Landmarks of Swiss Art
Rüschegg: Turning-point in choice of motif and medium in the oeuvre of this master of photorealism
1st edition, 2020
Text English and German
96 pages, 45 color and 3 b/w illustrations
21.5 x 25 cm
Swiss artist Franz Gertsch, born 1930, is one of the most important exponents of photorealism worldwide. Yet unlike many of his fellow artists, he takes liberties when translating a photograph into one of his large-format paintings or prints, thus animating his depictions of human faces or landscapes.
Rüschegg, created in 1988, represents a landmark in Gertsch’s oeuvre. It is both his first attempt in woodcut for a landscape, and his first large-format work in that genre. Abandoning painting for nearly a decade as of 1986, he developed a special woodcut technique. Having worked in portraiture almost exclusively for many years, Gertsch now begins his exploration of nature.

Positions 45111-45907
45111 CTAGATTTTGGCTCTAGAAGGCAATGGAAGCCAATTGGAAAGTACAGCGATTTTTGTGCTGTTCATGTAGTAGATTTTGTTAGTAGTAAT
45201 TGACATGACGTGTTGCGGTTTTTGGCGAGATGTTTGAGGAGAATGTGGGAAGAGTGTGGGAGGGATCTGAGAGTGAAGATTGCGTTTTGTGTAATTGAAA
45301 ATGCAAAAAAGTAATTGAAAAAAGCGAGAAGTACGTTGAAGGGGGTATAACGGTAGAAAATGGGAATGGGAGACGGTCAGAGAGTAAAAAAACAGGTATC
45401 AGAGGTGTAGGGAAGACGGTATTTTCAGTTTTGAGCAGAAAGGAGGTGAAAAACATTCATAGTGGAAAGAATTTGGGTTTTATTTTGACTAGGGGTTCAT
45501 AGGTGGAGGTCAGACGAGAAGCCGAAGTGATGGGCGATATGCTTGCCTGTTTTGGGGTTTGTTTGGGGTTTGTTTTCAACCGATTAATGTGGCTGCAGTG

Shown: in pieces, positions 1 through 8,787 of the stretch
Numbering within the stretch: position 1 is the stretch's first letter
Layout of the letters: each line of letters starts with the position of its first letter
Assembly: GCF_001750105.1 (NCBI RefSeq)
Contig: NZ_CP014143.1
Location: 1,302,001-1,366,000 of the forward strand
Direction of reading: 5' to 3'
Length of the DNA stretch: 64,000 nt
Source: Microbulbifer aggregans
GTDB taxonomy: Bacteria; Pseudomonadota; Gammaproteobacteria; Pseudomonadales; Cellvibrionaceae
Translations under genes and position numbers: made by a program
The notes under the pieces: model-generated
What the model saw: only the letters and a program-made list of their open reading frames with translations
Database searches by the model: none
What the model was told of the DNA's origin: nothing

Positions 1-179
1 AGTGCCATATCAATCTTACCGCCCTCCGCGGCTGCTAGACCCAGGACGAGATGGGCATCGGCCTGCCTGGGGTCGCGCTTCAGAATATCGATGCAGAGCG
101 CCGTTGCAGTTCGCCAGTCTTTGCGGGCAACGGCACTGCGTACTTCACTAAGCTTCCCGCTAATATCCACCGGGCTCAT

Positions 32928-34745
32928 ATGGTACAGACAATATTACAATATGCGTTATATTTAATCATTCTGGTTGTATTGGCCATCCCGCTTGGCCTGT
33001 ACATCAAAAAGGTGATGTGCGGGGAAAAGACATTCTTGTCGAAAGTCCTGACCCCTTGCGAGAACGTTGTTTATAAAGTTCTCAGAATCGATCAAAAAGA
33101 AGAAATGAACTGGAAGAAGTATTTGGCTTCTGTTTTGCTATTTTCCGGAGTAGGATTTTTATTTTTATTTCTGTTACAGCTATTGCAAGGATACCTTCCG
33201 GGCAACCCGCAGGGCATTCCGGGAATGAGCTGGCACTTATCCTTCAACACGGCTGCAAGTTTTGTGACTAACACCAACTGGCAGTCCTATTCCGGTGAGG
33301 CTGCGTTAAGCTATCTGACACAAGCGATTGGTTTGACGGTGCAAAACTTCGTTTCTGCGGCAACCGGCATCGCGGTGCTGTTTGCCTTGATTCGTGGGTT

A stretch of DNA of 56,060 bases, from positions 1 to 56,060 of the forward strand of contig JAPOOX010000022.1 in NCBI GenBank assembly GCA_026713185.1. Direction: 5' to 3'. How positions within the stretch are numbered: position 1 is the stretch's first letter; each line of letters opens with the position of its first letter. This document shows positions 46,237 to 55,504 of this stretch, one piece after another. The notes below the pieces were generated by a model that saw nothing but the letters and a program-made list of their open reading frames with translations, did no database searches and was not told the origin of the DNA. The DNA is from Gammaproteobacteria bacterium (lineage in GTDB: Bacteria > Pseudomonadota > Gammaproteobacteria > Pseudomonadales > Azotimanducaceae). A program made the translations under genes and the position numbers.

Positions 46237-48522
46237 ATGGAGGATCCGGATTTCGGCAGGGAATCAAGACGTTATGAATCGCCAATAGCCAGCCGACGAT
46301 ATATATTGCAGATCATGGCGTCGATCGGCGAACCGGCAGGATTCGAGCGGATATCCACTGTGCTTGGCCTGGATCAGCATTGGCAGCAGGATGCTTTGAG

Starting from a view of his garden in the Swiss village of Rüschegg, Gertsch singles out some of its elements, such as a footpath, rocks, shrubs and trees, grass and leaves, taking them as individual motifs first for woodcuts and later for monumental “portraits” of such pieces of nature. Thus, Rüschegg also stands for Gertsch’s movement away from the representation of humans to that of nature, just as it links his later work with the landscape studies of his early years.
Angelika Affentranger-Kirchrath lives and works in Zurich as a freelance publicist, critic, and curator.
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